In 1891, workers at the Biltmore Estate were in the midst of laying the foundation of the South Terrace. That same year, the Asheville Daily Citizen ran a short piece based on an unverified tip, promoting a popular racist trope: white men protecting communities against violent Black males.
Featured on the front page of its Sept. 14 edition, the paper asserted 500-600 of the estate’s Black employees had arrived intoxicated at the property to receive their weekly pay. Cursing and fighting soon commenced, the article claimed. “[A] riot was for a time probable,” the paper declared, “avoided only by the coolness of two white men.”
The story elicited a series of letters to the editor refuting the Daily Citizen‘s claims, including a detailed account of the day’s events by Charles McNamee, the estate’s first manager and George Vanderbilt’s attorney.
McNamee began by correcting the paper’s figures, noting that the estate employed roughly 300 Black workers. In addition, employees were paid on an alternating schedule to avoid an overwhelming number of workers arriving on a single day. “Last Saturday, when it is stated that a riot was imminent, there were 228 men in all on the roll for payment,” McNamee continued. “A large number of these 228 were white men.”
Not denying the presence of alcohol, McNamee wrote, “It is a fact that liquor is in some way procured at Biltmore, and there is consequently, at times, some intoxication, among both the white and the colored men.”
Furthermore, McNamee acknowledged, “There is doubtless more or less cursing [among workers], though I do not remember that it has ever been so loud or deep as to attract any attention.”
The estate’s manager concluded his letter by “emphatically denying practically everything that the informant of THE CITIZEN stated[.]”
In response, the paper briefly noted the information it had received “was perfectly sincere,” and thus “THE CITIZEN printed it in good faith as a matter of news.”
Five additional citizens signed their names to letters denying the paper’s account.
Racial tension and violence marked subsequent headlines throughout the 1890s and its surrounding years. Less than two weeks after the false report of a riot, Hezekiah Rankin, a local African American brakeman, was lynched — one of three reported lynchings to occur in Buncombe County from 1889-97. (For more, see “Asheville Archives: ‘A growing evil,’” May 15, 2018, Xpress)
Asheville’s subsequent decade began with a July 30, 1900, white supremacy march on the city’s downtown streets. The event took place three days before North Carolina’s eligible male voters approved an amendment to the state constitution that actively sought to disenfranchise Black voters.
“The amendment has been ratified, and the government of state and county has been committed to the party which stands for white supremacy, by overwhelming majorities,” the Asheville Daily Citizen wrote on Aug. 2, 1900. “And it is hoped that the lesson of this result will not be lost on those partisans and theorists, here and elsewhere, who have thought it possible for the white men of their country to yield any considerable share in their government to an alien and inferior race.” (For more, see “Asheville Archives: ‘White supremacy made permanent,’ 1900,” Feb. 6, 2018, Xpress)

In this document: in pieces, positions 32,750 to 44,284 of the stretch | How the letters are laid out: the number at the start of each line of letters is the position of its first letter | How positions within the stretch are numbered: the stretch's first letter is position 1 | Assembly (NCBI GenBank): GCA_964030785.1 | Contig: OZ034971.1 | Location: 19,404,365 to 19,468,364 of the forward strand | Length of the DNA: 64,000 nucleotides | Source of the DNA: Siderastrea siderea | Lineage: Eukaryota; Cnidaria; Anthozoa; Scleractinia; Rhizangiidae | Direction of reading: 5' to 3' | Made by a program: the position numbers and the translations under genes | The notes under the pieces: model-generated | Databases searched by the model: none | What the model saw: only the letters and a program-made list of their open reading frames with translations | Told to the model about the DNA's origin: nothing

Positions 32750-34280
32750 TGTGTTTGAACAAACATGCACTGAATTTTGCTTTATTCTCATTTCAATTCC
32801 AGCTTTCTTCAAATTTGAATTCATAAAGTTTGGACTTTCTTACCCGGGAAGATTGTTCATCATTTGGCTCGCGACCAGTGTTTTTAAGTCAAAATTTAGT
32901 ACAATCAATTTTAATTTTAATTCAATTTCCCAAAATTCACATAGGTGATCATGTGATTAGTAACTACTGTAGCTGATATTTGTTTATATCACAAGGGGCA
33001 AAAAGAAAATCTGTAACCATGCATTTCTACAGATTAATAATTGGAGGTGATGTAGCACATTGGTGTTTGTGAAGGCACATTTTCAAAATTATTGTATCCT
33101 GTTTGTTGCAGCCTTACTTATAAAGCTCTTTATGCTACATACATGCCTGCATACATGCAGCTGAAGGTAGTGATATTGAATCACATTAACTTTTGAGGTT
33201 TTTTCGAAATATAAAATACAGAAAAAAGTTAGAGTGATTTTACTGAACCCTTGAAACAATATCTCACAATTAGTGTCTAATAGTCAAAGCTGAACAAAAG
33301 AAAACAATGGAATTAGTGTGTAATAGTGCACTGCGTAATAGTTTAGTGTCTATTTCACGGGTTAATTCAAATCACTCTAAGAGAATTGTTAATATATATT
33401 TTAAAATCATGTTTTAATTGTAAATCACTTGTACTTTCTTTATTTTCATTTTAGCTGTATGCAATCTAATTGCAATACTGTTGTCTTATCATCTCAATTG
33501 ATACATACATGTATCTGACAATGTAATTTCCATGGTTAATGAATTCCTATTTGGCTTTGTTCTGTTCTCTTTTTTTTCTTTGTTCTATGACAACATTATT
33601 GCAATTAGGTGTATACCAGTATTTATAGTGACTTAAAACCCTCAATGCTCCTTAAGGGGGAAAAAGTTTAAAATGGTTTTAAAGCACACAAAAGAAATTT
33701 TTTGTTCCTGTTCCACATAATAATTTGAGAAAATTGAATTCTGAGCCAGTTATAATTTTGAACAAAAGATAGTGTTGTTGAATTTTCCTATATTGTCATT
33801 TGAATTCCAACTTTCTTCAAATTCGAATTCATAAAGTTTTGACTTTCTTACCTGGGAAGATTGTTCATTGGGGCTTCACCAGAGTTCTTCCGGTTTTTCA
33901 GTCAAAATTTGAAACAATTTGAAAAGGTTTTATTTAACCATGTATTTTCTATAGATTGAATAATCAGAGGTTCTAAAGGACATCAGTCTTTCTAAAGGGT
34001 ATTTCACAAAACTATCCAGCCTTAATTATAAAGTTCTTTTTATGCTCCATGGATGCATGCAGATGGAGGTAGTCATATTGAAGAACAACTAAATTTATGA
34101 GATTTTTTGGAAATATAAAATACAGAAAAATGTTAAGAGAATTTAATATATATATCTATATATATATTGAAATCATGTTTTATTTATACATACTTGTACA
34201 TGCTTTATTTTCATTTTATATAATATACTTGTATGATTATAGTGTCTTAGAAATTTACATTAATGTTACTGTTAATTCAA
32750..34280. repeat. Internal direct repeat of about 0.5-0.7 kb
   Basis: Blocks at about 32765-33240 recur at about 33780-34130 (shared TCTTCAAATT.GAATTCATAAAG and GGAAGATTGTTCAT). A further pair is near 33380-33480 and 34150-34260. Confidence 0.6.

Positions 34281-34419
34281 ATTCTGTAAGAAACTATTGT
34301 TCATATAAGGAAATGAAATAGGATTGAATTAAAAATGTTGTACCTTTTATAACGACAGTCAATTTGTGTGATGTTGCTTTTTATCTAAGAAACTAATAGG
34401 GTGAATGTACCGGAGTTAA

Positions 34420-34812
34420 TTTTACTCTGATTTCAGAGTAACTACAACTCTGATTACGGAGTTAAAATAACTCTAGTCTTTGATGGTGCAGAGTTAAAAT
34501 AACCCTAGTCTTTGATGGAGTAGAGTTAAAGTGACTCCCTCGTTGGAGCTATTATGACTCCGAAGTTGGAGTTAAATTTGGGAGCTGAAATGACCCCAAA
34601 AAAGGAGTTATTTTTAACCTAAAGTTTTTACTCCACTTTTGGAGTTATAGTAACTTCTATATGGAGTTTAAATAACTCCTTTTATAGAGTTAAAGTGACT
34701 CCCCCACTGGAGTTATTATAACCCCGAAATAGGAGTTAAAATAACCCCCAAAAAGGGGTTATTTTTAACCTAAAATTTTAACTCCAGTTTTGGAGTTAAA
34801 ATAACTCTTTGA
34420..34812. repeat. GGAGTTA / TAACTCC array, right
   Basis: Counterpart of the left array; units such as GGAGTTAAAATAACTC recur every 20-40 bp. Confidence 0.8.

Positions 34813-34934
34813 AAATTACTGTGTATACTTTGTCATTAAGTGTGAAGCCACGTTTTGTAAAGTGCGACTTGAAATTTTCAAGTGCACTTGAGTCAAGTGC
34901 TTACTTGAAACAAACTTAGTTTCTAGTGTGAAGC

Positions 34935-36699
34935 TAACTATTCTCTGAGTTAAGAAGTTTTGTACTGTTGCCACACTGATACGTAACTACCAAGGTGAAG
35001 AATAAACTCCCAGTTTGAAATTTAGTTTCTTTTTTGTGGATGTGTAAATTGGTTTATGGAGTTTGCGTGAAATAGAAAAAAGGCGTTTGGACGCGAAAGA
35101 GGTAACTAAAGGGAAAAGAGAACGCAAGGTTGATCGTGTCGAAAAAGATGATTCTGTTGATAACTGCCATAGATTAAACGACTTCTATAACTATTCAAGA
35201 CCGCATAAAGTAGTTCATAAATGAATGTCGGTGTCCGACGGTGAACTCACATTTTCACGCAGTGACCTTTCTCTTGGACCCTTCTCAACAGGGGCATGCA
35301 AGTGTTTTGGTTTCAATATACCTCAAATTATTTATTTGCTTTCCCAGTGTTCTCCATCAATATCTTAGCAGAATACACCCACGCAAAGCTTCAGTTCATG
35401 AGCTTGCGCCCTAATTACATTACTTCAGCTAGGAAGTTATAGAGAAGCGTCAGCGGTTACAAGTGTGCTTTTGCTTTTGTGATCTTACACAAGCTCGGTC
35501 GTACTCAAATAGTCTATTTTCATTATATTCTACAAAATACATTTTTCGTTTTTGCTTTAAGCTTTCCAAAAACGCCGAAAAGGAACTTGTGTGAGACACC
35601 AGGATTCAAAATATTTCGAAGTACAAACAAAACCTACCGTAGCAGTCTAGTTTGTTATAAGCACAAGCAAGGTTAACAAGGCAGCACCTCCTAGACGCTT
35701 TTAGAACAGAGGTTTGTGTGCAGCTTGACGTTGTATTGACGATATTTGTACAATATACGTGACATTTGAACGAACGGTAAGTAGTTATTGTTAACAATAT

Editor’s note: Peculiarities of spelling and punctuation are preserved from original documents.
5 thoughts on “Asheville Archives: Imaginary melee at the Biltmore Estate makes front-page news, 1891”
I think the Biltmore House needs to be dismantled block by block vis-a-vis the Vance Monument. Obviously a cover-up by/on their uber privileged end of things. Leave no stone unturned you know. That, or it needs to be turned into a low-income housing venue… now that would make a statement our more progressively minded Ashevilians could proudly and loudly tout in regard to the whole who goes first and biggest in the reparations drama. I’m down for it ;) Oh, and thank you for this brief article… it is important that we’re reminded of these awful things… injustices.
The Biltmore Estate is privately owned. Why don’t you buy it and you can do with it as you please. It shouldn’t be more than a couple hundred mil.
No, really…. it’s privately owned? You don’t say. Those Vanderbilts… they don’t know quit, do they? Who knew? Lol…
Disenfranchise Black voters? Unthinkable. Thank goodness nothing like that could happen today.
It isn’t the Vanderbilts who know not when to quit. They donated The Breakers a long time ago, and now it is run for the benefit of the public and run by a non-profit. Biltmore Estate is owned by the Cecils, who are descended from William Cecil, the advisor to Queen Elizabeth I.
I knew a fellow who said that the only way that George Vanderbilt could make Cornelia a lady was marry her to a Lord. Said Lord’s sond and progeny run it now, and the Vanderbilts have little to nothing to do with it.
This is just another Gilded Age mansion, paid for and constructed with the sweat and sometimes blood of poor people. The Vanderbilts had the decency to donate The Breakers (or did it just cost too much to operate?) to the American People, but the Cecils are not going to do that, as the Estate is such a big money machine.